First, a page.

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Unpublished Paper
Perfect Compromise or Perfectly Compromised Tests: Law School Examinations that Mimic a Bar Examination’s Format?
ExpressO (2010)
  • Charles J. Senger
Abstract

Increased coverage, facial validity based on similarity to many bar examinations, and reduced scoring time all support combining bar examination type essay questions and Multistate Bar Examination multiple choice questions to form a typical three or four hour law school examination. Unfortunately, great care must be exercised or the resulting examination will be seriously flawed. In particular, six challenges must be met to produce a quality examination. Those six are: 1. Mismatches between the examination’s questions and scoring methods when compared to teaching, curriculum, or institutional goals; 2. Insufficient sample size; 3. Insufficient resources for drafting, pre-testing, and processing; 4. Two or three-choice multiple choice questions masquerading as four-choice questions; 5. Unintended clues or cross contamination among questions; 6. Failure to maintain the stated scoring weights for each portion of the examination. This article provides explanations and suggestions to help law professors fulfill their responsibility to meet each of these six challenges and to produce examinations of the kind deserved by all stakeholders, especially our students.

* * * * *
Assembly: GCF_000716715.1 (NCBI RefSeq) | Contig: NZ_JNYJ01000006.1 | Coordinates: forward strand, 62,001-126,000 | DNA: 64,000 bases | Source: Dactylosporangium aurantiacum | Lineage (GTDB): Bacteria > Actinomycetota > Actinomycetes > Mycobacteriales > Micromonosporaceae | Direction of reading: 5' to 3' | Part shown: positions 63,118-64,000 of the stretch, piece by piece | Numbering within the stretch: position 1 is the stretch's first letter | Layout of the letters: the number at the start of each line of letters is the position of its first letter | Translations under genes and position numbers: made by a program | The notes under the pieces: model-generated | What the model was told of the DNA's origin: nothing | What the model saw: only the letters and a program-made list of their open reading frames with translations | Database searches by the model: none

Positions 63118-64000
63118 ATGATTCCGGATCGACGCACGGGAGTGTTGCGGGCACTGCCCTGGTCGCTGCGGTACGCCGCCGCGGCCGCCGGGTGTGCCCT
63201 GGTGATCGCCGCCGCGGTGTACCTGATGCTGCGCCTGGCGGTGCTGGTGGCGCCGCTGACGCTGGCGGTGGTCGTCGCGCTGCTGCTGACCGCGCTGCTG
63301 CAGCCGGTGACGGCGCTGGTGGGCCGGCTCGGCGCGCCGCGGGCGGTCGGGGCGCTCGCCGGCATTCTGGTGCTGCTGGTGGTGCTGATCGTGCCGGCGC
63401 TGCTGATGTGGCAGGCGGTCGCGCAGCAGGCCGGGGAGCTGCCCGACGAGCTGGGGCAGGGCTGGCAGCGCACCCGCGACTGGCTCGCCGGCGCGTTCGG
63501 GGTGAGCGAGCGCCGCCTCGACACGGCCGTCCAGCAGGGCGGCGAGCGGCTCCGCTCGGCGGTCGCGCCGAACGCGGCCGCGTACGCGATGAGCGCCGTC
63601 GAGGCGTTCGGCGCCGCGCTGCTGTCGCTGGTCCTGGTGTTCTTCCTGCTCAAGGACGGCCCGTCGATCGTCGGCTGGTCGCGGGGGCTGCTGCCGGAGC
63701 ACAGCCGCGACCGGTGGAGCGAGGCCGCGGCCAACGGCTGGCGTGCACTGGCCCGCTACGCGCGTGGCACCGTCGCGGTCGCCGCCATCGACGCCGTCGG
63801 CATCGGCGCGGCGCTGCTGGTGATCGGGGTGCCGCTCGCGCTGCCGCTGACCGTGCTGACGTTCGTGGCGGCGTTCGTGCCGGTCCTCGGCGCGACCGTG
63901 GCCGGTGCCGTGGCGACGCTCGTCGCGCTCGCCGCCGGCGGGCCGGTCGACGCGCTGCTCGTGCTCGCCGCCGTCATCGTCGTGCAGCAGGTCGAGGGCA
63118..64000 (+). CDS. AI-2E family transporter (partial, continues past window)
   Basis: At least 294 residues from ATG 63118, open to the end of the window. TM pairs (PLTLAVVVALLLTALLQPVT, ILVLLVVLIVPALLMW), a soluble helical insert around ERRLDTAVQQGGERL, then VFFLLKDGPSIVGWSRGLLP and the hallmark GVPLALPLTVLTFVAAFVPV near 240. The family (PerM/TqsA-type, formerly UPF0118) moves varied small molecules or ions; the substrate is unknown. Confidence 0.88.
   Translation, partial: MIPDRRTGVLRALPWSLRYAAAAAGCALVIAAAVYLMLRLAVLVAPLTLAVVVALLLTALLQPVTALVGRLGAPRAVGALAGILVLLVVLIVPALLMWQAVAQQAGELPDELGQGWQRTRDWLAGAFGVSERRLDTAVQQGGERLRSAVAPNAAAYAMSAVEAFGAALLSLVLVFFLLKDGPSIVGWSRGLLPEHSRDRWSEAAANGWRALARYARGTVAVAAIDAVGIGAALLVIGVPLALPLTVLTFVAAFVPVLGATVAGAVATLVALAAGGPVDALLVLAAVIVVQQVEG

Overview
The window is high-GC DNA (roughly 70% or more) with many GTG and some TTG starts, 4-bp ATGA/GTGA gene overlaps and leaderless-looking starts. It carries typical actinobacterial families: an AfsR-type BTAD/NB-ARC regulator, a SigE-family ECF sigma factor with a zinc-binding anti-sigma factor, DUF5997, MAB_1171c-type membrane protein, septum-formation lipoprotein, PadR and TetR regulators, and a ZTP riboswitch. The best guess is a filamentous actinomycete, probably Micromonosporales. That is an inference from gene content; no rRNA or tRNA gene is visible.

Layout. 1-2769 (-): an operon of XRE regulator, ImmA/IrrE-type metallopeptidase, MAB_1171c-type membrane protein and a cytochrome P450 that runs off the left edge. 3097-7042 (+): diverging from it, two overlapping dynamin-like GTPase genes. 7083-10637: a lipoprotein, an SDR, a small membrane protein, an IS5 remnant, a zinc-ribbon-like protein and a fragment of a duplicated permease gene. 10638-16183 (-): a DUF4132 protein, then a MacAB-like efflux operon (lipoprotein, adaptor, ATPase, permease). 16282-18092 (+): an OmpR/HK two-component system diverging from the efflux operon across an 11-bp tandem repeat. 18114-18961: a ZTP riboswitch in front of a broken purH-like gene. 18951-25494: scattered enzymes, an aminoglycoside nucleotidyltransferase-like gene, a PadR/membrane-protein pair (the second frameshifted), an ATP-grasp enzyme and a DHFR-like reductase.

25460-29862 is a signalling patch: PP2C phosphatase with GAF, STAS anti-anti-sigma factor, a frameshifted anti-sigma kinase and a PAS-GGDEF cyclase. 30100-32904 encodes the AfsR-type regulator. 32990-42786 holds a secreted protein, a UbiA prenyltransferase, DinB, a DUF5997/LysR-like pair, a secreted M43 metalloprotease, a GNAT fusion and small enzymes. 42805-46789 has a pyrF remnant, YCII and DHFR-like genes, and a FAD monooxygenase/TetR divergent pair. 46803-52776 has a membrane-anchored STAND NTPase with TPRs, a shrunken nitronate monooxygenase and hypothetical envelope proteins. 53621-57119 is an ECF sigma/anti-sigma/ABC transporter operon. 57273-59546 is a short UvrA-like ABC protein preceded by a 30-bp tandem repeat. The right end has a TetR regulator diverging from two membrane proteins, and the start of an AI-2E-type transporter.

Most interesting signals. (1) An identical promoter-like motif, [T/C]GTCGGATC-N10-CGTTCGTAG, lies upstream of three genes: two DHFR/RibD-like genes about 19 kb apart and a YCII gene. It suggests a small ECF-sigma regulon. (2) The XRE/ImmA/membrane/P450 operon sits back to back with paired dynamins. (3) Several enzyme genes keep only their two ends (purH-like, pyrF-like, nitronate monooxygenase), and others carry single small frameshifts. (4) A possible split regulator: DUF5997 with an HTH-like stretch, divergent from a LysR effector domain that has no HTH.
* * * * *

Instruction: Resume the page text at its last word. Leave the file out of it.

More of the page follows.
Disciplines
Publication Date
September 21, 2010
Citation Information
Charles J. Senger. "Perfect Compromise or Perfectly Compromised Tests: Law School Examinations that Mimic a Bar Examination’s Format?" ExpressO (2010)
Available at: http://works.bepress.com/charles_senger/1/